Students are also motivated by each other. Coping with emotional difficulties and disabilities is not easy, especially when going it alone. If students want to remain in Workforce Development, they are required to maintain certain behavioral standards in school and in their personal lives. Staff have seen students helping their friends through moments of emotional outbursts and bad behavior.

“Students say things like, ‘hey don’t do that, if you want to stay in the program,’” said De Novio. “They’re checking and balancing each other, helping each other realize and resolve behavioral issues in the moment.”

Room to grow

Berkshire is optimistic for the updated program and its positive effects to gain traction among other residential schools locally and nationally. While participating students are on board and schools are starting to take note of Berkshire’s Workforce Development model, there is room to grow.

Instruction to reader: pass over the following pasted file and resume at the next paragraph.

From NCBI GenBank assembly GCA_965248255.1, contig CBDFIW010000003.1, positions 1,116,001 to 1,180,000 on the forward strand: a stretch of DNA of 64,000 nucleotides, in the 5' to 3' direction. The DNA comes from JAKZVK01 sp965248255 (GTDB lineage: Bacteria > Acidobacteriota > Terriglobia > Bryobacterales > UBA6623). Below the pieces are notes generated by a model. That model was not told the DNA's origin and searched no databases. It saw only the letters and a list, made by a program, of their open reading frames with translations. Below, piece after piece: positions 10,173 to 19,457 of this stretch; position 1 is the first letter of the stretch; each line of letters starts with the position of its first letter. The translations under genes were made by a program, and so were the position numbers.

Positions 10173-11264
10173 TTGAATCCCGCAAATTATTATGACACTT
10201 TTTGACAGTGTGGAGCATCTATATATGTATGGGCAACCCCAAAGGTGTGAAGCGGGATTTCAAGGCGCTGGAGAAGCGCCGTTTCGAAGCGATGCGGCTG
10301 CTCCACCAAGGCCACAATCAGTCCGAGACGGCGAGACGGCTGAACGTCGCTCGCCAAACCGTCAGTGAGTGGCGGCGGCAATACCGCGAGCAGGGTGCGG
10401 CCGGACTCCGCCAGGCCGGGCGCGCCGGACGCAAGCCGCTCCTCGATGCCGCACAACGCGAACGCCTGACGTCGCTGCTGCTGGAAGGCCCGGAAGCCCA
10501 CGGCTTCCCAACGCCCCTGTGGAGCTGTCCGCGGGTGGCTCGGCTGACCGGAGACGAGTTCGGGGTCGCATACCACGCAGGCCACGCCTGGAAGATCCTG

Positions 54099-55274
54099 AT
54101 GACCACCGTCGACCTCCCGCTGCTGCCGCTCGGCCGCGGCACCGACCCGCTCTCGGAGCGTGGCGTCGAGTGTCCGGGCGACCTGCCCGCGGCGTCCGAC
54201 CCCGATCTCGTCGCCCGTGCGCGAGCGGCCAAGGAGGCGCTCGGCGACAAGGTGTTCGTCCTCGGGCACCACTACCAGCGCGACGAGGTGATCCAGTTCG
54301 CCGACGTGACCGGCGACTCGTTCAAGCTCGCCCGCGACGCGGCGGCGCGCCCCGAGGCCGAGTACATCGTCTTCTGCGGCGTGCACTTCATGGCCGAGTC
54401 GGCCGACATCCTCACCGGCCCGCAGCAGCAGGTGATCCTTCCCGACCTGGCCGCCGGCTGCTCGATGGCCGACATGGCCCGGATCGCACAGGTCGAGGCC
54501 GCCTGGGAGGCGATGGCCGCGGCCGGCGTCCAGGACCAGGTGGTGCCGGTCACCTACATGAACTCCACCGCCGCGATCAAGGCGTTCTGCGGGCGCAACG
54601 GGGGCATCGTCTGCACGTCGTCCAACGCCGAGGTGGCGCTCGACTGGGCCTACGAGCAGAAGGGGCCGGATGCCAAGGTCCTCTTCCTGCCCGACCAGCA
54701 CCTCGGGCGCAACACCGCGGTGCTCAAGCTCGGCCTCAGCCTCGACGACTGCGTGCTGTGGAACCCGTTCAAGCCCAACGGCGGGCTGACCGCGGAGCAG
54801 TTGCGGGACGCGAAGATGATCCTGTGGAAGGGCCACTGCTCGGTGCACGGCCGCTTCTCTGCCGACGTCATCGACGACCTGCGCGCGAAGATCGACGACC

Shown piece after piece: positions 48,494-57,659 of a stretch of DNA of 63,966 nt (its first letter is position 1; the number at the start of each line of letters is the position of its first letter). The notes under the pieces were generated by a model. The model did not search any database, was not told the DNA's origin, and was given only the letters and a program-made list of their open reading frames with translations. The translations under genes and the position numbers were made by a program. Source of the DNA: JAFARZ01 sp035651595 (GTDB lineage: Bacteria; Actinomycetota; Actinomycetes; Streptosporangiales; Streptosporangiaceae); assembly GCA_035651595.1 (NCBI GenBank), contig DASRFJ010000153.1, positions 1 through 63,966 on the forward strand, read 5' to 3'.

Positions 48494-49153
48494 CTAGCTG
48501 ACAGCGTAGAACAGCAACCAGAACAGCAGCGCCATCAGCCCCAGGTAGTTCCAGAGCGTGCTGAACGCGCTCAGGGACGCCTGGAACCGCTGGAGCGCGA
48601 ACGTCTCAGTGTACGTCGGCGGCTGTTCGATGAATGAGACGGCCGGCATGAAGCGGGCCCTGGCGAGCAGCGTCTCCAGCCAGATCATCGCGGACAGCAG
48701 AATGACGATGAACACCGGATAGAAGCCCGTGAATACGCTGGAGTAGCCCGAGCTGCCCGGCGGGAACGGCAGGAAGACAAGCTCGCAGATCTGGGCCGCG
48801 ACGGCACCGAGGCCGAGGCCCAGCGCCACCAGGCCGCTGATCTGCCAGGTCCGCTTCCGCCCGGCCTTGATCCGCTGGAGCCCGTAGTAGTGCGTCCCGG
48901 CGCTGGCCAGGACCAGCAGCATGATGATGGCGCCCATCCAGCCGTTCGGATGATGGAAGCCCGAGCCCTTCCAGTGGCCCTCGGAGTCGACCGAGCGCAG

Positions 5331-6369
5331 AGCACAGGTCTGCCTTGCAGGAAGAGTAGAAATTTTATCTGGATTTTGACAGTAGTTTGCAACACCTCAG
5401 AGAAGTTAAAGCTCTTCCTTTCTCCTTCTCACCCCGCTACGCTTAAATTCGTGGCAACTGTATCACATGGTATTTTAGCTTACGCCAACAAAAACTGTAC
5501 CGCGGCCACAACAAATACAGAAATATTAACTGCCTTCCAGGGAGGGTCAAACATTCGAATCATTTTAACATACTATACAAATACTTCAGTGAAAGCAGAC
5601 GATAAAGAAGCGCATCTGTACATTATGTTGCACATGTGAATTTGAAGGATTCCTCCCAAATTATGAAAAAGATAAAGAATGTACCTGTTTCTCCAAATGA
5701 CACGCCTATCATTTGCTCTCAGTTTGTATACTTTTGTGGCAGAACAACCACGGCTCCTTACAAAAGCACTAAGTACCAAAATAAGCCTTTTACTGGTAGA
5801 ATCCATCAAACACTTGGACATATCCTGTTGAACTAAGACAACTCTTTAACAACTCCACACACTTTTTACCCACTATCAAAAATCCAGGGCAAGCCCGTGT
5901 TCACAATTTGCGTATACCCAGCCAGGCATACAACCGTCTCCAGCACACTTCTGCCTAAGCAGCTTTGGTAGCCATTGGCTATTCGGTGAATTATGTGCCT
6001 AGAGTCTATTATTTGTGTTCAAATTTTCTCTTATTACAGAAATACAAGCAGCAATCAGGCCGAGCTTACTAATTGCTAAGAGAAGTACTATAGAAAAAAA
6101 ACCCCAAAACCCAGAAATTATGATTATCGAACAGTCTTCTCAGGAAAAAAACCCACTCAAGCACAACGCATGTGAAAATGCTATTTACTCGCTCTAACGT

“I hope that we can offer other areas of vocational skills to our students in the future,” said Mitchell. “We have a 2,000 acre campus, which leaves us room for creativity.”

Many students express interests that extend beyond the currently offered workforce programs. Specifically, these are electrical, plumbing, carpentry, automotive, and grounds maintenance.

According to De Novio, Berkshire is already laying the ground work for these new campus programs.

“The focus of workforce readiness has always been for students without emotional regulation difficulties,” said De Novio. “Now we’re tweaking it so that our students with emotional disabilities can be successful. We’re doing something groundbreaking.”

—Sydney Lester